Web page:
Brussels, 13 March 2020 – CAPTure project’s partners EDF, in collaboration with EUREC, have prepared a collection of ‘Lessons learnt’ regarding policies to enhance the integration and deployment of Concentrated Solar Power (CSP) in the global energy mix.
The document features a series of short messages regarding public subsidies; global challenges, such as Europe’s low Direct Normal Irradiation (DNI) and European funding; private investors’ role; recommendations related to calls for tenders; and messages on hybridised fossil-fired power plants.
Recommendations based on experience
The content of the document took form with CAPTure’s policy workshop, organised during the European Utility Week and Powergen Europe, the 12th November 2019, in Paris. On this occasion, the author of the document, Frédéric Siros (EDF), presented ‘How to efficiently involve Concentrated Solar Power in a global energy transition’. “Massive storage will be crucial by 2030; for such a time horizon, public funding is needed to boost R&D. This applies to CSP whose built-in thermal storage is very competitive. Both PPAs and market price plus premium are excellent tools to this end” said Frédéric Siros.
‘CAPTure Policies to boost Concentrated Solar Power (CSP) in the global energy mix’ is the conclusion of 5 years of work on the CAPTure project and many more years of the authors’ experience working on research and development projects and in the European policy field.
Testing in a “real world” environment
Since January 2020, part of the air solar receiver unit of CAPTure’s concept is successfully running at Plataforma Solar de Almería. The other key components of the prototype (a regenerative heat exchanger, a hot airturbine, a heliostat design optimised for mass production) are being tested together with the control system. This experimental activity, running until April 2020, is the final phase of the project; it will prove the viability of the CAPTure concept.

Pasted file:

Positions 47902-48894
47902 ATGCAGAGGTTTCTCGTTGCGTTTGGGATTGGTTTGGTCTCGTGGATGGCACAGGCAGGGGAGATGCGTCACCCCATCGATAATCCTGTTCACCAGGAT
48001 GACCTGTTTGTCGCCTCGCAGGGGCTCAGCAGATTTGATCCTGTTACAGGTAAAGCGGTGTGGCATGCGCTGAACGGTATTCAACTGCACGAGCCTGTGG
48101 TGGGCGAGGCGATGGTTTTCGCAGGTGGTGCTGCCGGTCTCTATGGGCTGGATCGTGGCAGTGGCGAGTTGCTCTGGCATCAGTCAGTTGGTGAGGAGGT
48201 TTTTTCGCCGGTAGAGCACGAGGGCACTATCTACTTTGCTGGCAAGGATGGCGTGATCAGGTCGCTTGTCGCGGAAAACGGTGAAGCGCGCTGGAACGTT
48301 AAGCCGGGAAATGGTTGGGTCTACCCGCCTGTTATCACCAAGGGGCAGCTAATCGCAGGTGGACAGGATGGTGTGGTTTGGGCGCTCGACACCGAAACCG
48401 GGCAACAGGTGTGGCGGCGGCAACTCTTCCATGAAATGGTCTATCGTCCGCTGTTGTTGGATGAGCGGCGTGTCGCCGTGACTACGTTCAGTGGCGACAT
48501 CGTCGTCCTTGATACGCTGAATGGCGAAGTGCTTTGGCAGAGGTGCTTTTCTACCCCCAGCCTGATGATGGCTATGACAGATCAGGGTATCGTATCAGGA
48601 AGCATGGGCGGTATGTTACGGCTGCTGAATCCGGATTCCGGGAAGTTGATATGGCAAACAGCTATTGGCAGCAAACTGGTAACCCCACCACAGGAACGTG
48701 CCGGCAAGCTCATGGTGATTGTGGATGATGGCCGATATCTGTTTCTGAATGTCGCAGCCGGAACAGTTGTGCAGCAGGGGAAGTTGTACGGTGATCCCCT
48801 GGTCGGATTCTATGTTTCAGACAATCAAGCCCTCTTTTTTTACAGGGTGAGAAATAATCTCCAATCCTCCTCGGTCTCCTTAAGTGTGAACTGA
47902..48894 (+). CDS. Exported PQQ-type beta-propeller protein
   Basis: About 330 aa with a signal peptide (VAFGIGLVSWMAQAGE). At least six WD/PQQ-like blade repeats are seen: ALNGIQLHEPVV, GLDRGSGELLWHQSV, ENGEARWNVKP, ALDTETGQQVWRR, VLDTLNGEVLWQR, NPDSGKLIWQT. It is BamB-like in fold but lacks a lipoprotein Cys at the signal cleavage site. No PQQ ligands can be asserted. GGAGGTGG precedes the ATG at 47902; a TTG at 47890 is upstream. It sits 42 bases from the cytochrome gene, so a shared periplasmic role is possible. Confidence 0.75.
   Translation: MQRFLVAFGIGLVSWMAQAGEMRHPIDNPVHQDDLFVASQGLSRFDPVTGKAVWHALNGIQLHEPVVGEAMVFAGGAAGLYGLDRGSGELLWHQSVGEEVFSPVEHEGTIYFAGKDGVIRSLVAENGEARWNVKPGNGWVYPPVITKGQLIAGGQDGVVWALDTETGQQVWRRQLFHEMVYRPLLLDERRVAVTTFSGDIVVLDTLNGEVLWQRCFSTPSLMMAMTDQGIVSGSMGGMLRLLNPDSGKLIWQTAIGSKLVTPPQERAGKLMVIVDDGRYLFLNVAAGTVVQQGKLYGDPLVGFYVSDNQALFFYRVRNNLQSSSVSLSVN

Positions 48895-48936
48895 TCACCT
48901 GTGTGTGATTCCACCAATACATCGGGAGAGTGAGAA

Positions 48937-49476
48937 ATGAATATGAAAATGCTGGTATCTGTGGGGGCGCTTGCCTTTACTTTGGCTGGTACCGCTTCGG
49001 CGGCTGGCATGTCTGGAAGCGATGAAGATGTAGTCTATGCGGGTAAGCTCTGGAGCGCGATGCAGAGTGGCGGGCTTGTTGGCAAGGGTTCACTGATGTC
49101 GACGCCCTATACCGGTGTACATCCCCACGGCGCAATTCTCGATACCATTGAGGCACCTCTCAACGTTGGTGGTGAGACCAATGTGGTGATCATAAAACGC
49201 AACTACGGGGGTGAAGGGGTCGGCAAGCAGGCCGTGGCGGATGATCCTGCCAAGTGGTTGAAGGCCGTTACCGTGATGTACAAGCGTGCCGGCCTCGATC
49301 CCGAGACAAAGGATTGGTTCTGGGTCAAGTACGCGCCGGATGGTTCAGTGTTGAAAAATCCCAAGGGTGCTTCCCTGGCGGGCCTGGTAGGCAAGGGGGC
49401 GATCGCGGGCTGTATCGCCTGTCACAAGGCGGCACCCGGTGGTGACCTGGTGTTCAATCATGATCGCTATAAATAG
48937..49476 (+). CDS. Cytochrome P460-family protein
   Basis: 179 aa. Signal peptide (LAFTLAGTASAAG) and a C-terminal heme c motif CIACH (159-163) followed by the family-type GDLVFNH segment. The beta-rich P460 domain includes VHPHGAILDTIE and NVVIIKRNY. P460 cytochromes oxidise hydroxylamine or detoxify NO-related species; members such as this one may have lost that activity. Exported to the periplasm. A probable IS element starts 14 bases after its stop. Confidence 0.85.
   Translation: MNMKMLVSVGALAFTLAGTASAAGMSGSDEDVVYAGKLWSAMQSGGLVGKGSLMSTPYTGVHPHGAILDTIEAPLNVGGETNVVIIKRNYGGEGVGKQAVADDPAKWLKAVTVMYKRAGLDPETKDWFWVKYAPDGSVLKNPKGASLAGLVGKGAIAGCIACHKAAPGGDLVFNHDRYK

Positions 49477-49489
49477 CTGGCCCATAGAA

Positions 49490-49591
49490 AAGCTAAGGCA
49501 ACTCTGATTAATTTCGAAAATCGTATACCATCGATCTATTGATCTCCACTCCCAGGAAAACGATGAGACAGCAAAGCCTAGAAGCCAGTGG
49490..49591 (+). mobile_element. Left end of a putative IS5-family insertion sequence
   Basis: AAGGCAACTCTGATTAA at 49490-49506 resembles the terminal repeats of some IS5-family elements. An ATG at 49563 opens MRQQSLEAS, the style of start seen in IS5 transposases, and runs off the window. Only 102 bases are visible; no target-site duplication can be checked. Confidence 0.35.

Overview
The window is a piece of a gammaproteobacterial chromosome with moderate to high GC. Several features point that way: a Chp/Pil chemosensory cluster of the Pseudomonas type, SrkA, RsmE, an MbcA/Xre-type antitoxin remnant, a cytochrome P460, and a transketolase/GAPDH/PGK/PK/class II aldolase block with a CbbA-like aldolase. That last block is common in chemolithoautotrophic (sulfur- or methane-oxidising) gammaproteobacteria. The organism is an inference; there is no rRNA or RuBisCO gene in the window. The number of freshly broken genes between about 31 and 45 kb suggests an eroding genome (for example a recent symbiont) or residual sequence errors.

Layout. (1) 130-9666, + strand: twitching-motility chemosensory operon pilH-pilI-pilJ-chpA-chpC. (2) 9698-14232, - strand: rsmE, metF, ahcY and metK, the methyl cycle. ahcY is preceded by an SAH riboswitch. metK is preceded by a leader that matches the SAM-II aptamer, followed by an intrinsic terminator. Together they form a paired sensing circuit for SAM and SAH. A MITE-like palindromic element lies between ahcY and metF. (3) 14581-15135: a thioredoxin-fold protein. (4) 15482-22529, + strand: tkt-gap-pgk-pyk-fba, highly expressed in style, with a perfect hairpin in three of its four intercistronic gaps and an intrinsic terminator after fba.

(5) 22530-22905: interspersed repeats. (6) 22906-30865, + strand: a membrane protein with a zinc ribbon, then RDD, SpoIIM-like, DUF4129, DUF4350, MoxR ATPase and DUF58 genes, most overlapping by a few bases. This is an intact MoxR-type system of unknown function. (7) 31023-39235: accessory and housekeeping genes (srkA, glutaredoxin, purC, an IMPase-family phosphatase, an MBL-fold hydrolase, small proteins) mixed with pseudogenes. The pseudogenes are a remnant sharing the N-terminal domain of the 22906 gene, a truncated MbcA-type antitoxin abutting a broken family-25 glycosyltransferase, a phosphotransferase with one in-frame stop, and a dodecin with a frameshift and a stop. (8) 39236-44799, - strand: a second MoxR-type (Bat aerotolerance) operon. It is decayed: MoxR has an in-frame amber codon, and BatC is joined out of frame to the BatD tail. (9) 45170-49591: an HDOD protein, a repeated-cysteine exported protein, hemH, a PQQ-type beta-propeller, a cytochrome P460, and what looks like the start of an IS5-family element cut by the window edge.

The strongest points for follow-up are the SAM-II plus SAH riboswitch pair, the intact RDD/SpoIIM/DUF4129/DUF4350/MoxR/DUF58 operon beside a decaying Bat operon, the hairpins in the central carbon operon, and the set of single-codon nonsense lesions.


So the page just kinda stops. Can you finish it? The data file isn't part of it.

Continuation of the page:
Download ‘CAPTure Policies to boost Concentrated Solar Power (CSP) in the global energy mix’ here.
Press contact: Lourdes Laín Caviedes / firstname.lastname@example.org
++++++Note for editors
Key takeaways of ‘CAPTure Policies to boost Concentrated Solar Power (CSP) in the global energy mix’:
- Massive electricity storage – including CSP – will be needed by 2030; proper public subsidies are therefore required to convince investors to perform R&D right now.
- Public funding is more efficient when used to build CSP plants in high DNI areas, which means outside Europe. Provided said plants have a significant European technological content, this is a good way of boosting a future exporting European industry.
- Reference plants that feature state-of-the-art European technology must be built in order to showcase the European know-how and boost investors’ confidence.
- Calls for tenders open to renewables should be technology-neutral; CSP will generally emerge as the best option whenever the DNI is high and dispatchability is required.
- Both Power Purchase Agreements and “Market Price plus Premium” are good ways to subsidise CSP; each option has its pros and cons.
- When gas-fired combined cycles are deemed acceptable, boosting them with solar steam produced by a CSP field allows extra solar power generation at a discount LCOE.
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